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German legislation

Extensive regulations for global transport carriers

Wide-ranging rules and regulations govern the construction, ownership and operation of a sea-going vessel in Germany. Besides the general provisions of public and civil law, special technical and commercial laws also have to be taken into consideration. Among others, these result from the fact that, as a global transport carrier, a sea-going vessel is subject to international standards which have in part been incorporated into German legislation.


Ship Rights Act and Code on Ship Registers


The legal framework for the purchase and the transfer of ownership of sea-going vessels registered in Germany is set forth in the Ship Rights Act (SchiffsRG). The rules on ship ownership contained in this act also lay down the conditions for creating a mortgage over a ship. The registration of this mortgage is essential as a precondition for the bank to provide ship financing. Also of importance in this context are the provisions of the Code on Ship Registers (SchRegO), which may be compared with the German Land Register Code. The ship register is maintained at the district courts, and is structured in the same way as the German land register with its three sections. The ship register fulfills both a private-law and a public-law function. The private-law function involves the classification of ships as sea-going vessels as well as the documentation and disclosure of ownership of, the lien over and of the usufruct of ships. The public-law function concerns the documentation of the right to fly the flag of a particular country in the form of a ship’s certificate of registry which is standardized pursuant to the Code on Ship Registers which has been issued pursuant to § 60 (2) of the Code.


Maritime Flag Law
 
The conditions governing the usage of the flag of a particular country, and therefore the nationality of sea-going ships, are contained in the Maritime Flag Law (FIRG). The provisions of this law are based on the idea that the ship flies the flag of the country in which it is registered. Accordingly, sea-going vessels which are owned by a natural person residing in Germany and with the nationality of Germany or of another EU country, or by a legal person or a trading partnership domiciled in Germany – and which are consequently registered in Germany – fly the German flag.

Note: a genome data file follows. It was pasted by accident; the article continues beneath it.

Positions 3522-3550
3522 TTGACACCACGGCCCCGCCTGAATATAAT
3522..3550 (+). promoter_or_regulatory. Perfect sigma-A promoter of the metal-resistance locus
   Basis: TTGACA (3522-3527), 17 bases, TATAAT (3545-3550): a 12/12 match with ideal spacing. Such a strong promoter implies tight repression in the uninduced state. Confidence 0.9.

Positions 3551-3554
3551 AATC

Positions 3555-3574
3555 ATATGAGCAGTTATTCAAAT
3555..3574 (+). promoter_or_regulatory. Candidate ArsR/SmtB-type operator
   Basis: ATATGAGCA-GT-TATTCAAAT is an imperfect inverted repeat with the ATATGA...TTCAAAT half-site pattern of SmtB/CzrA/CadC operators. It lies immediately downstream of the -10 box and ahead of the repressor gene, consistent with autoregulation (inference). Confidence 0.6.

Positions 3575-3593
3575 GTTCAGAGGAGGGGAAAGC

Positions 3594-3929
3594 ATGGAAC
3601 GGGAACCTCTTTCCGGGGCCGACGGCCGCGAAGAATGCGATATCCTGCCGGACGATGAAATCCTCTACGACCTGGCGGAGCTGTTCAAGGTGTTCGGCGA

However, § 7 of the Maritime Flag Law, concerning bareboat flagging, provides for an exception to this rule by offering the possibility to separate registration and flag usage and to have a sea-going vessel registered under parallel registration in an open ship register (for instance in Liberia or Panama) for a period of two years.


§ 21 ff. Pfandbrief Act


The preconditions for the issuance of Ship Pfandbriefe, i.e. covered bonds backed by ship mortgages acquired, are set forth in the Pfandbrief Act. Special rules are stipulated in § 21 ff of the Pfandbrief Act which concern ships and ships under construction. These provisions are supplemented by the Regulation on the Determination of the Mortgage Lending Value of Ships (SchiffBelWertV), the subject of which is the determination of the MLV of duly registered ships and ships under construction.


Provisions of the German Income Tax Act


Of particular importance with regard to the taxation of the international operations of ships managed in Germany, moreover, are income tax law provisions. In accordance with the guidelines of the EU Commission for state aid, tonnage tax (§ 5a Income Tax Act (EStG)) was introduced in Germany in 1999. Tonnage tax is based on a special procedure for determining profits for the purpose of income and corporation tax, which are assessed according to the ship’s size (net tonnage as stated in the ship’s official measurement letter).

A sea-going vessel that touches the sovereign territories of different states on its journeys is subject to international law on various counts. A certain degree of harmonization of law is necessary for sea-going vessels to be operated commercially at international level, and ensures that merchant shipping is not restricted by arbitrary acts or by deviating requirements set by the different states to be passed .

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